If the interpretation and application of the Family Medical Leave Act (FMLA) wasn’t already complicated enough for employers, the Department of Labor (DOL) just threw a monkey wrench into the mix.

In March 2019, the DOL issued an advisory opinion that attempted to clarify whether an employee can choose to exhaust their paid leave prior to designating an FMLA-qualifying absence as FMLA leave. The DOL effectively said no.

In the advisory opinion, the DOL unequivocally stated that “an employer is prohibited from delaying the designation of FMLA-qualifying leave as FMLA leave.” Put simply, once an eligible employee communicates a need to take leave for an FMLA-qualifying reason, neither the employee nor the employer may decline FMLA protection for that leave, even if the employee would prefer the employer delay the designation. The DOL did, however, recognize that their position was directly at odds with a 2014 Ninth Circuit Court of Appeals decision.

In Escriba v. Foster Poultry Farms, Inc., the Ninth Circuit addressed an employer’s obligation to designate a request for leave as FMLA-qualifying, despite an employee’s election to use paid vacation in lieu of FMLA leave.

In that case, the plaintiff filed a lawsuit against her former employer after she was terminated for failing to comply with its “no-call/no-show” policy. The plaintiff had requested leave to take care of her ailing father in Guatemala, but specifically requested that the leave not be designated as FMLA, but rather, that the leave be designated as vacation time. After the plaintiff exhausted the two weeks of vacation, the plaintiff did not return to work and was subsequently terminated for failing to notify her employer of the additional absences or requesting the additional leave. The plaintiff argued that her employer was required to designate the leave as FMLA once they became aware that the leave was FMLA-qualifying, thereby protecting her employment.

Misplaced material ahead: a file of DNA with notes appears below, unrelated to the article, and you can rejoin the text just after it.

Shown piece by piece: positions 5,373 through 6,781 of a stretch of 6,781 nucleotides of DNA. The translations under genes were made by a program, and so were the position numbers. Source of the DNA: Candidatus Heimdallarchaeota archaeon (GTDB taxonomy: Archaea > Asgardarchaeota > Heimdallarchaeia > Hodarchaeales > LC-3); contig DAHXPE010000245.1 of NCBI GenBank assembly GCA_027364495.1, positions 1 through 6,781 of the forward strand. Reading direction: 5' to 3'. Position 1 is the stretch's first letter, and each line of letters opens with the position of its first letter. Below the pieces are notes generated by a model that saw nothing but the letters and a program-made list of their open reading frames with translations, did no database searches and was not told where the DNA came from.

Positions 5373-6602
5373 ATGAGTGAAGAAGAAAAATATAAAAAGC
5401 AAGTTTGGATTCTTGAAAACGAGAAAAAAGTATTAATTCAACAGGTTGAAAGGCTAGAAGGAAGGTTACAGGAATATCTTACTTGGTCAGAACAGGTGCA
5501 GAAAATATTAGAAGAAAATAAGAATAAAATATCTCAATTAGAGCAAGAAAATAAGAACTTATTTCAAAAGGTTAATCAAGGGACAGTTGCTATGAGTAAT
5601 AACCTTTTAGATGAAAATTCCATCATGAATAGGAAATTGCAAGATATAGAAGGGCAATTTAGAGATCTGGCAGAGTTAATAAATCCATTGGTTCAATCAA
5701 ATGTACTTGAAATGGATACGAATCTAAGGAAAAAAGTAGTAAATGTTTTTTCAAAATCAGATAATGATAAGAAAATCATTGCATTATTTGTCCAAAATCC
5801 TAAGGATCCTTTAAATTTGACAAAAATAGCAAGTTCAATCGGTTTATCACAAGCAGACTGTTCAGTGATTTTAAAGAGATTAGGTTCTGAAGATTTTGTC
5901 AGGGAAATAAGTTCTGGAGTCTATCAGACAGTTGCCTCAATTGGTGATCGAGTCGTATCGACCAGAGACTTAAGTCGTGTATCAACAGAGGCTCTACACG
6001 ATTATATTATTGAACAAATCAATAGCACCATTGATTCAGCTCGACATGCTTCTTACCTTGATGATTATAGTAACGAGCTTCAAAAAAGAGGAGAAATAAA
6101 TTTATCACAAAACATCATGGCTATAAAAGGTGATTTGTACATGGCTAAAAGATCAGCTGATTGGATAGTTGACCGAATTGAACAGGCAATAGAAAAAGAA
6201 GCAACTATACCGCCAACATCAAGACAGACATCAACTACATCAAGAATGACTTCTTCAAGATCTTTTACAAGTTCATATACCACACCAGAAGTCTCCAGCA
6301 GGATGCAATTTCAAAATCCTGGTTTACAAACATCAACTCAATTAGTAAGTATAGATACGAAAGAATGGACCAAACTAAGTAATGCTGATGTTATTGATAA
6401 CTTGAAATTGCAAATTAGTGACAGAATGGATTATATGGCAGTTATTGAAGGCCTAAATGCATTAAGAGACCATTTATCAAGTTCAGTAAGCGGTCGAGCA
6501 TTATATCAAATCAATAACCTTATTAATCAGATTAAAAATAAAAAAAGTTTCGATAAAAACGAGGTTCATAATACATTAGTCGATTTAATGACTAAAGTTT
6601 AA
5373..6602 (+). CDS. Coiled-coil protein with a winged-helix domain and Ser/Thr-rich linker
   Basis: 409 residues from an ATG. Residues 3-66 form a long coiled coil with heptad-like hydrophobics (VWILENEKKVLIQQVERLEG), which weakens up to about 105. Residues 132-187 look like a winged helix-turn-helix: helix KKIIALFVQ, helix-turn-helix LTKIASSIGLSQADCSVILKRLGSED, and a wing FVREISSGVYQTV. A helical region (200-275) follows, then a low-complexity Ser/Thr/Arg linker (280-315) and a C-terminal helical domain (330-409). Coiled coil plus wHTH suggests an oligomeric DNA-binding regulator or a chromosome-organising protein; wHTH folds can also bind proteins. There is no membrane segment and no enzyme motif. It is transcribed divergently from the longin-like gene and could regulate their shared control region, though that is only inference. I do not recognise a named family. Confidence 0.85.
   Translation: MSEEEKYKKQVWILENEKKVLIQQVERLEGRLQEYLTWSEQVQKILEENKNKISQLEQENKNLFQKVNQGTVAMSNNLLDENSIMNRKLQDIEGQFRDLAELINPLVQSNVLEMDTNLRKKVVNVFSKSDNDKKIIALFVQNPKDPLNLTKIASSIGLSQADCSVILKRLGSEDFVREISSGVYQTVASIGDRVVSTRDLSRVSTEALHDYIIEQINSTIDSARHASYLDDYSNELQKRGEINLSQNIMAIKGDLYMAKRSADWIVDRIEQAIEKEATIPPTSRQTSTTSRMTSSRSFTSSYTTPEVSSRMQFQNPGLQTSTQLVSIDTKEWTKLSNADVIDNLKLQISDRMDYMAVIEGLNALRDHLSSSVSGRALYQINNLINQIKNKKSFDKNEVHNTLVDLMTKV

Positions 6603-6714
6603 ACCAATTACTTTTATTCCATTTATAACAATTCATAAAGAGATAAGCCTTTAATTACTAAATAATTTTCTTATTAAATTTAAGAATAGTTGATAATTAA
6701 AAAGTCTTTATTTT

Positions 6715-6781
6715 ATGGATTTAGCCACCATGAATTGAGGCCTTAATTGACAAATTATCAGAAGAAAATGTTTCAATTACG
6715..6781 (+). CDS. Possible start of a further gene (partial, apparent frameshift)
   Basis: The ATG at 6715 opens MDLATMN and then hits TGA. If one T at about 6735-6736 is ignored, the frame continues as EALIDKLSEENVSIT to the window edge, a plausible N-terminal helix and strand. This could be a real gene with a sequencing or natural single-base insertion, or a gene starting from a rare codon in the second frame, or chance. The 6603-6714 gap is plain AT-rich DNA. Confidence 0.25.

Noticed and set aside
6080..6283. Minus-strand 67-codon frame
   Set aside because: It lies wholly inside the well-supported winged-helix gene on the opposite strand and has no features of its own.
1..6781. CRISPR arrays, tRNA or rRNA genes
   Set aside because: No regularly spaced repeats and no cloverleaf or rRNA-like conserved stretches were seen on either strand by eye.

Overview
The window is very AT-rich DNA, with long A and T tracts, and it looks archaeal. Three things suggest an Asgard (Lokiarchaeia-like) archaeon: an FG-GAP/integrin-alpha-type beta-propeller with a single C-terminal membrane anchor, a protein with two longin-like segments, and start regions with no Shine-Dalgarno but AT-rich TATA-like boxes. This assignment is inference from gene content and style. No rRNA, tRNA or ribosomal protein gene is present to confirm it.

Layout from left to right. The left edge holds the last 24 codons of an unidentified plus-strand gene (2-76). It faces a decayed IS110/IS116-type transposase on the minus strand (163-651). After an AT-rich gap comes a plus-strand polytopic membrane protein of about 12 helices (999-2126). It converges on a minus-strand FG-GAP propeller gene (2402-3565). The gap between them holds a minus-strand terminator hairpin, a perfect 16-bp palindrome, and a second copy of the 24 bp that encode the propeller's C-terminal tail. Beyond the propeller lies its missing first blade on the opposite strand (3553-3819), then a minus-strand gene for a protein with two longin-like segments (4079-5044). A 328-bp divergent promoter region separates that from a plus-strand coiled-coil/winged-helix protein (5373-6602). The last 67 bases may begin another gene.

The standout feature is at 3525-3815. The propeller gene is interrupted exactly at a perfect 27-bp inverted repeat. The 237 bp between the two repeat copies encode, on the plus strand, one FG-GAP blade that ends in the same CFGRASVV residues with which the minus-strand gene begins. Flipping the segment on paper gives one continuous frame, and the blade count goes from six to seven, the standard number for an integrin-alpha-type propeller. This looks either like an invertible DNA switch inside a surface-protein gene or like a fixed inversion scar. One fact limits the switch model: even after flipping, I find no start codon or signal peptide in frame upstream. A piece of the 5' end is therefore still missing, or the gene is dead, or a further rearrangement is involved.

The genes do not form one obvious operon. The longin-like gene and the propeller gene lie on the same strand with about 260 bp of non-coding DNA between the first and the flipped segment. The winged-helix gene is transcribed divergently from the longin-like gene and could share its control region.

The Ninth Circuit concluded otherwise and held that “an employee can affirmatively decline to use FMLA leave, even if the underlying reason for seeking leave would have invoked FMLA protection.” The Ninth Circuit’s decision ultimately empowered the employee to make the determination of whether a request for leave would be FMLA leave.

The conflicting opinions of the DOL and Ninth Circuit can be troublesome for employers located within the jurisdiction of the Ninth Circuit, as declining a request for FMLA leave, even at the behest of the employee, could potentially open the employer up to liability for FMLA interference claims.

Nevada employers, which fall within the jurisdiction of the Ninth Circuit, should be diligent in ascertaining and recording whether an employee intends to take FMLA leave, should an employee be eligible to take it. Moreover, having the employee state in writing his or her intent to take or decline FMLA leave will resolve any factual disputes, should an issue arise in the future.

Should you have any questions regarding a specific situation involving a FMLA request, the Nevada Association of Employers can provide you guidance in resolving any potential issues. Contact us today!